But, he came back with the 266xs, Can I achieve the same results with it as the 286s, the plan was to use the 286s for the main mic in our karaoke set-up.
Now I’m really interested in the de-sser, filters & the freq controls (I have no clue what the “over easy” does on the 266xs) and the possible benefits of the 286s, is there a difference, which do you think would be best for the karaoke application?
Can you clarify ? the help will be greatly appreciated.
Thanks in advance;
Hi Cortez and you’re welcome 😉
The 286s and the 266xs are entirely different devices. The most obvious differences? The 286s is a single channel processor with a mic input/preamp and optional Phantom Power for condenser mics. The controls are somewhat unconventional, yet highly effective. The 266xs is a 2-channel dynamics processor. It’s designed to be patched in on a mixer’s channel insert or in-line. It does not contain a mic input/preamp.
Have a look at my thread over on Google+ for additional insight.
OverEasy on the 266xs is a Knee setting that controls the characteristics of the compression curve. It creates a much more gradual and less noticeable transition into full compression …
I hope that helps.
Is there a free software that I can use to test the The De-Esser as you have described? My microphone application is for Twitch gaming broadcasting.
Additionally is there a way to calculate or determine the ideal output offset gain to be used?
As mentioned in the article, Span by Voxengo is a free Spectrum Analyzer:
You can monitor the amount gain reduction occurring on the device’s GR meter. As an example if you are averaging 6 dB of gain reduction – set the Output compensation to +6 dB. Of course this approach is subjective. In some cases you may not want to retain the level of the pre-processed input. If so the compensation would be less, or even bypassed entirely.
I downloaded that and there was only a span.dll file and not any executable to run the program file like the picture. Sorry but I am not very versed in this area.
You downloaded an “Audio Plugin” that needs to be installed in the proper location. When you do this it will appear in your installed host audio applications.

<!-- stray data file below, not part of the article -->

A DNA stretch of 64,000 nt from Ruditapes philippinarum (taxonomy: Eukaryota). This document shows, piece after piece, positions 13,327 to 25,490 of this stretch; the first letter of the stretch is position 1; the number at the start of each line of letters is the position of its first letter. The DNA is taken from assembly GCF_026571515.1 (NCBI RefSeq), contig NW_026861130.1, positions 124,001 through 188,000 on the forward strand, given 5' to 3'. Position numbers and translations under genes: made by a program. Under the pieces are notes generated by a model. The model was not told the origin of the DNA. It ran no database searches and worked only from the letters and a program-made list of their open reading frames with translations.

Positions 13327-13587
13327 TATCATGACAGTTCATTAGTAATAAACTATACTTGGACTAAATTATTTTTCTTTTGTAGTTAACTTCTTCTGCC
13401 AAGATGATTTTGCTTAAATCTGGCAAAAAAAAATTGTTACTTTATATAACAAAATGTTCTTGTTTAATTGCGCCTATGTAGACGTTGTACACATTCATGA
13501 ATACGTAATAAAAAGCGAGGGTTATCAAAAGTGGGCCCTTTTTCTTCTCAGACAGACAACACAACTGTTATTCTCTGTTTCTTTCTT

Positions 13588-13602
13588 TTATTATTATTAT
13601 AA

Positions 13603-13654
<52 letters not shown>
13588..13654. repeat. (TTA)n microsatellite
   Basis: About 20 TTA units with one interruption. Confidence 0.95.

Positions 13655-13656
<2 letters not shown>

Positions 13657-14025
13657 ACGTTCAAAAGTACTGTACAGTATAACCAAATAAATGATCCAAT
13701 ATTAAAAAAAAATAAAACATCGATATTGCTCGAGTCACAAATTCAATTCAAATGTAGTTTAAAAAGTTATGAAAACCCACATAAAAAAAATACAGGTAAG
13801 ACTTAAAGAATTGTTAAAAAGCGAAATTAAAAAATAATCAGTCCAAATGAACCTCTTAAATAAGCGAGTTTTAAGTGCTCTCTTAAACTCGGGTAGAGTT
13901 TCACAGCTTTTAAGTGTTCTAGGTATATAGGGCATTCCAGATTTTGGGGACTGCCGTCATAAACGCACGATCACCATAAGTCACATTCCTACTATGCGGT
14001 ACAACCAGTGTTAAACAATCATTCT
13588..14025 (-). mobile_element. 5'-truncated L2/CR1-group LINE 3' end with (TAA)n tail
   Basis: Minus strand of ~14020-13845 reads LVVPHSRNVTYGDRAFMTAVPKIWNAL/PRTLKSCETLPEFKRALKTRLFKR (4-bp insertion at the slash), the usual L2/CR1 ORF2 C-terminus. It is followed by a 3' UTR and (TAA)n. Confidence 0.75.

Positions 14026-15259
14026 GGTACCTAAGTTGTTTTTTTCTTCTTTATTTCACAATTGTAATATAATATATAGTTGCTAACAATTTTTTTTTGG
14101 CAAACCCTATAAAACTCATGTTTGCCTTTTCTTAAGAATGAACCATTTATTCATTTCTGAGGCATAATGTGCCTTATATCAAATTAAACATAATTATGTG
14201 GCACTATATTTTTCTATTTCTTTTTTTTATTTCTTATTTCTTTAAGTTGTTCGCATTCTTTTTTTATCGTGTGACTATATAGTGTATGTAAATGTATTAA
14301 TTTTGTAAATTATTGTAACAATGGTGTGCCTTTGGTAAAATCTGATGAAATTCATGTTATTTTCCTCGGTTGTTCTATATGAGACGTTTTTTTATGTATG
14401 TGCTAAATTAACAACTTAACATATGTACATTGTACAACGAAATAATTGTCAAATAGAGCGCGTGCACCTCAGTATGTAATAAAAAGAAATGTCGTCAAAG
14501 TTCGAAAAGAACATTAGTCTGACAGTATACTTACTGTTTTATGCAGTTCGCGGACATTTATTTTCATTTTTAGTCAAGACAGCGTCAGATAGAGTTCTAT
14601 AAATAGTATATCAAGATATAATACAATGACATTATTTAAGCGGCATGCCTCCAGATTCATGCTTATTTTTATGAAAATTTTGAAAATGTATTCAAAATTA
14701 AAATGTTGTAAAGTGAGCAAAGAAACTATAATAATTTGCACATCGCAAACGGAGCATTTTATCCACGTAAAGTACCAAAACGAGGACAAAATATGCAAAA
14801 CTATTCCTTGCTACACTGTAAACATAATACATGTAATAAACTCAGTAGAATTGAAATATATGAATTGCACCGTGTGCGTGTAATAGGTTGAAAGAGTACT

It sounds like you are on a PC? If so I’m afraid I can’t help you. OTOH if you are on a Mac, email me and I’ll walk you through it.
I purchase a Shure mic dbx 286s preamp bundle from B&H. how do I hook it up to my iMac (Retina 5K, 27-inch, Late 2014) Mac OS 10.13.2- Thanks
My suggestion would be to use a USB Audio Interface such as the Focusrite Scarlett 2i2 as an intermediate device between the dbx and your iMac …
whats the defference between 286a & 286s??
The 286A was discontinued 6 or 8 years ago I think? It’s the previous version of the readily available “s” version. I’ve heard a portion of the internal components and circuitry elements were improved. Not sure about any specific details. The 286A is certainly still viable depending on care and usage. Controls are the same on both units. From an aesthetic perspective I prefer the black faceplate.
Many radio stations use the dbx286 precisely because Bob Orban designed it. Bob is a superstar in broadcast, and if Bob designed it, engineers will use it. Don’t let the low price fool you into believing the dbx286 is low quality. To the contrary, it’s a serious, professional processor. I have paired it with a EV RE20, and it preforms perfectly. In fact, I like the dbx286 better than some other higher cost broadcast processors.
Sorry, late post but wanted to share my experience as a broadcast engineer..
It’s been some time since this article was published, however, I just wanted to say thank you for the information here in this article. I really want to understand my dbx’s capabilities and this has really opened my mind to new possibilities using the dbx 286s. Thanks!
You’re welcome, Brad. Happy to help …
I have a home studio and was interested in a dbx. I have used the dbx 160a when I was in school. I was looking at the 286s. What would your recommendation be for vocals.
The 286s is much more versatile. It includes a preamp, low frequency roll off, phantom power, enhancement options, De-Esser, and Expander/Gate. The 160a is great, albeit it’s a single channel (mono) Compressor. For vocals I would go with the 286s.